Source: Religion News Service
Mosques across the country are beginning to use a model similar to the one used by some suburban and downtown megachurches, operating multiple sites to serve a large and dispersed congregation.
Many of these "mosque chains" brand themselves as progressive, and sometimes feature gymnasiums and mixed-gender prayer areas for men and women. Some groups even host weekly services at churches or synagogues with the expressed goal of fostering interfaith goodwill.
"If they weren't Muslim, they'd look like one of the biggest Catholic churches you'd ever seen, from an organizational standpoint," said Marshall Medaf, president of the Beth Chaverim Reform Congregation in Ashburn, Va., which last month agreed to rent prayer space to the All-Dulles Area Muslim Society.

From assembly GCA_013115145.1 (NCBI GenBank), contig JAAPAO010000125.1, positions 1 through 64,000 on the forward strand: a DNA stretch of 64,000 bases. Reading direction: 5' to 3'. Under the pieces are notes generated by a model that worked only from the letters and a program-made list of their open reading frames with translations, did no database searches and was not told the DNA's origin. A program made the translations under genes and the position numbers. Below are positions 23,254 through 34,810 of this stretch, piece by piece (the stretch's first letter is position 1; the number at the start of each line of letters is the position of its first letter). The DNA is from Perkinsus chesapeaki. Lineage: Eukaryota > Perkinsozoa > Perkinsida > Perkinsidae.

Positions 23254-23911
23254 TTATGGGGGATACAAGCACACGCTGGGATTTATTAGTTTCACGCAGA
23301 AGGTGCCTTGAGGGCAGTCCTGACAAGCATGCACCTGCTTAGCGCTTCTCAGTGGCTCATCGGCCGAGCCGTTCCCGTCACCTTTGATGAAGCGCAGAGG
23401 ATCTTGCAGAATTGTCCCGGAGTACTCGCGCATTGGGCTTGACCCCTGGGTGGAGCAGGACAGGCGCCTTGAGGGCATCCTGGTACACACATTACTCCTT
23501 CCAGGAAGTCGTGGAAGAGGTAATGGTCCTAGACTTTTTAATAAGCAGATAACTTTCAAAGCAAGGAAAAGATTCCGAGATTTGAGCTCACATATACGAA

The Society's main mosque is in neighboring Sterling, Va., near Dulles International Airport, but the mosque runs activities in seven branch locations. Full- and part-time staff and a host of activities are supported by $30 annual dues or $1,000 lifetime memberships.
"They have adult education classes, Boy Scouts, Girl Scouts," Medaf said. "I think they're even working on their first Eagle Scout."
The high level of organization reflects a shift among U.S. Muslims from the "immigrant uncles" who once held sway in American mosques to younger native-born Muslims, said Muqtedar Khan, associate professor of political science and international relations at the University of Delaware.